Chow Line: Saving money on meals using slow cookers

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One of my resolutions this year is to eat healthier but save time and money on food. Got any ideas?

One easy, budget-friendly way to save money, time, and energy on food at home is to prepare a hearty meal using a slow cooker.

Not only are slow cookers convenient, but they can also help families save money by making less expensive, tougher cuts of meat—such as shoulder, round, and chuck steak—more tender and shrink less. That’s a significant consideration for many, considering that food prices are forecast to increase this year, according to the U.S. Department of Agriculture’s Economic Research Service

Their research found that food purchased at grocery stores is projected to increase an additional 1% to 2%, and food-away-from-home is projected to increase between 2% and 3% in 2021.

As mentioned in a previous Chow Line, when using a slow cooker, however, there are some precautions you should take to ensure that the meals you cook are both safe and nutritious to eat. For example, two of the more popular food items to prepare using a slow cooker are meats and poultry, which need to be time- and temperature-controlled for safety.

According to the USDA’s Food Safety and Inspection Service, it’s important to avoid cooking frozen meats and poultry in a slow cooker. Always thaw them first. This is because frozen beef and poultry won’t reach 140 degrees Fahrenheit quickly enough, which could cause a foodborne illness.

Slow cookers work by cooking foods at lower temperatures—typically between 170 to 280 degrees—for several hours. This could be a concern for some foods because the bacteria that cause food poisoning multiply quickest in the “danger zone” between 40 and 140 degrees, according to

Use a food thermometer to accurately determine if your food has reached the proper internal temperature to kill harmful bacteria.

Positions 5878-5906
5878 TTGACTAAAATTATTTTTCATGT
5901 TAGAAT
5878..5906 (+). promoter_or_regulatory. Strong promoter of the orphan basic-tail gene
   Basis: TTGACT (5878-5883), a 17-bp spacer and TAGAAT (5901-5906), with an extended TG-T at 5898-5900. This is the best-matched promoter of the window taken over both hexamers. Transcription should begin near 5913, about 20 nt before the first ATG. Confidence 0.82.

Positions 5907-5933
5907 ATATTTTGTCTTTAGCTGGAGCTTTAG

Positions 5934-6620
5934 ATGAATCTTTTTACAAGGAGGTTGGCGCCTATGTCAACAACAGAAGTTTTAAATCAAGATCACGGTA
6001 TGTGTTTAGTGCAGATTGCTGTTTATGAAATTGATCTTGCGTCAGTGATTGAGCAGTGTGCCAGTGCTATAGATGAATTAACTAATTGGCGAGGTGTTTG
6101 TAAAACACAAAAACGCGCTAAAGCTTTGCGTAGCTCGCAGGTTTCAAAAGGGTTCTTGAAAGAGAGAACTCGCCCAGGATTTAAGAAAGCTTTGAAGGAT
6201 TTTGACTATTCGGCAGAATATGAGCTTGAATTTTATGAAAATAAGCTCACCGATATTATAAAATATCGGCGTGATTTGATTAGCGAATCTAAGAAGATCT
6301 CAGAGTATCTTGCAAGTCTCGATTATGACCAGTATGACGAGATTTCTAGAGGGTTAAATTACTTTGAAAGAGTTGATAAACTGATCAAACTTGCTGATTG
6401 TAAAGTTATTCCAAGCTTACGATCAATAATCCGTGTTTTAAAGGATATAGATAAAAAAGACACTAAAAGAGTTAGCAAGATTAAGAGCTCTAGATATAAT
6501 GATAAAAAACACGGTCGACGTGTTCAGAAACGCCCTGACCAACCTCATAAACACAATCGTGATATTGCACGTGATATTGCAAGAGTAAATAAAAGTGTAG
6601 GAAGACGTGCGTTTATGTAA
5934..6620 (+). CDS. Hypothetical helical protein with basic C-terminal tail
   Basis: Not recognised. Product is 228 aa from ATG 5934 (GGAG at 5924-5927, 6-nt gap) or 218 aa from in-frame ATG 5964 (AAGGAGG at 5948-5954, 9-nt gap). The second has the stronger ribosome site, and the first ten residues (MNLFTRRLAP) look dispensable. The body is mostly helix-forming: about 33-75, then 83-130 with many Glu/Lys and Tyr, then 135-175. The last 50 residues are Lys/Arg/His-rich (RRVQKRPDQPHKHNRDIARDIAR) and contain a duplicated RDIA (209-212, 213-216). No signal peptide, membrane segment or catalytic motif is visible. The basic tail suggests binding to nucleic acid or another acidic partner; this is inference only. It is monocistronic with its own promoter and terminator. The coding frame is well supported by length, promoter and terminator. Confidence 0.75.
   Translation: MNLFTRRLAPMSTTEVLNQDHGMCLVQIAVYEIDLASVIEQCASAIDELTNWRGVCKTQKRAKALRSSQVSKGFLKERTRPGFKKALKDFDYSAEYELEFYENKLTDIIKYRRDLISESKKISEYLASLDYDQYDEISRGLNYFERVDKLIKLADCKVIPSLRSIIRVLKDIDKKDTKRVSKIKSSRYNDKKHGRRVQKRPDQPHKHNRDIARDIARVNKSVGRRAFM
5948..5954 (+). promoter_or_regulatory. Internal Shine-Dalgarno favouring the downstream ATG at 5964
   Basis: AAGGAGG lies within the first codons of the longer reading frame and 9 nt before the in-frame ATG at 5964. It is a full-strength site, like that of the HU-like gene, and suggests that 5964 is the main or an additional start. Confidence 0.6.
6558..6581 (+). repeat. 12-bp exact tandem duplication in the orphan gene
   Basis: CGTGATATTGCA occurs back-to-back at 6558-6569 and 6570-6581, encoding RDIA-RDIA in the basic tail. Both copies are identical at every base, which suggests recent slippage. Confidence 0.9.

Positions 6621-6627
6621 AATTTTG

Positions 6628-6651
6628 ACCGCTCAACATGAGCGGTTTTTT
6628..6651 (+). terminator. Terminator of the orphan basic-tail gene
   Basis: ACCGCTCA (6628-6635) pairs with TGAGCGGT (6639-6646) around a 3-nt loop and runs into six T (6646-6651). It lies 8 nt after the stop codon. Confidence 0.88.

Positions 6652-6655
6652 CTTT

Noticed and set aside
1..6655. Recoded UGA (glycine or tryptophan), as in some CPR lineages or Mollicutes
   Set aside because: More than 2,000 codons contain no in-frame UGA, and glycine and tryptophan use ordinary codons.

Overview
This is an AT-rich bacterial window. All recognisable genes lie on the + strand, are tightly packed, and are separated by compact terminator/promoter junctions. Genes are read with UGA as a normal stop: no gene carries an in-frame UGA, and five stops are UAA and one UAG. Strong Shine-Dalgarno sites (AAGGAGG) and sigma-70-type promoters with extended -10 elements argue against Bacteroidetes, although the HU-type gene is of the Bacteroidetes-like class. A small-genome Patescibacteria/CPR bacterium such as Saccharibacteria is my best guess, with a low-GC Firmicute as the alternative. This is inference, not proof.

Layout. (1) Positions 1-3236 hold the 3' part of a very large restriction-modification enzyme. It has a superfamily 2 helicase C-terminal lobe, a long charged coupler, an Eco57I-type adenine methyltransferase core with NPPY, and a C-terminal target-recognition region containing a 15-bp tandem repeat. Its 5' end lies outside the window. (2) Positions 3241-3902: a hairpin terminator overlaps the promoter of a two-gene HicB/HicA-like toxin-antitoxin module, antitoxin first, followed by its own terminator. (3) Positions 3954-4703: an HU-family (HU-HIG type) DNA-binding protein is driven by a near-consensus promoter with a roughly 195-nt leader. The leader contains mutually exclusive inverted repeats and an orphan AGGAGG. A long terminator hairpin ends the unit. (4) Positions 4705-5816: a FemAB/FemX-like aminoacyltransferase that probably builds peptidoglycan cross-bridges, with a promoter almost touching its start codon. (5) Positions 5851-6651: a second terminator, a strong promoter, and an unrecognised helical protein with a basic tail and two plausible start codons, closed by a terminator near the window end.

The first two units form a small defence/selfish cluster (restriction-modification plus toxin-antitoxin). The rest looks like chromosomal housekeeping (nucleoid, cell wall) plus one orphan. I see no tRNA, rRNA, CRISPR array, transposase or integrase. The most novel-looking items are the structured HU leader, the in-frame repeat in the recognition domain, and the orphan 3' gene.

Here are some other tips from the USDA:

  • Keep perishable foods, especially presliced vegetables, refrigerated and out of the danger zone. Bacteria multiply rapidly when at room temperature. To avoid this, keep your food refrigerated until it’s time to add it to the slow cooker.
  • Make sure your foods fit. The slow cooker should be half to two-thirds full to ensure your food cooks thoroughly.
  • Position foods that take longer to cook on the bottom of the slow cooker, then arrange other solid ingredients on top, making sure to spread them out evenly.
  • Keep the lid on. It’s important to retain the heat when making a slow cooker meal. Only remove the lid to stir or check for doneness.
  • If possible, turn the cooker on the highest setting for the first hour of cooking time and then to low or the setting called for in your recipe. However, it’s safe to cook foods on low the entire time.
  • Foods take different times to cook depending on the setting used. While foods will cook faster on high than on low, for all-day cooking or for less tender cuts, you may want to use the low setting.
  • If you have any leftovers, it’s important to store them in a shallow, covered container in the refrigerator within two hours after being cooked. And, when reheating leftovers, don’t use your slow cooker. Use your stove top, microwave, or conventional oven to heat the food to at least 165 degrees before eating it.

Chow Line is a service of The Ohio State University College of Food, Agricultural, and Environmental Sciences and its outreach and research arms, Ohio State University Extension and the Ohio Agricultural Research and Development Center. Send questions to Chow Line author Tracy Turner, 364 W. Lane Ave., Suite B120, Columbus, OH 43201, or

Editor: This column was originally reviewed by Dan Remley, field specialist in food, nutrition, and wellness for Ohio State University Extension.

Tracy Turner
For more information, contact: 

Dan Remley
OSU Extension, Food, Nutrition and Wellness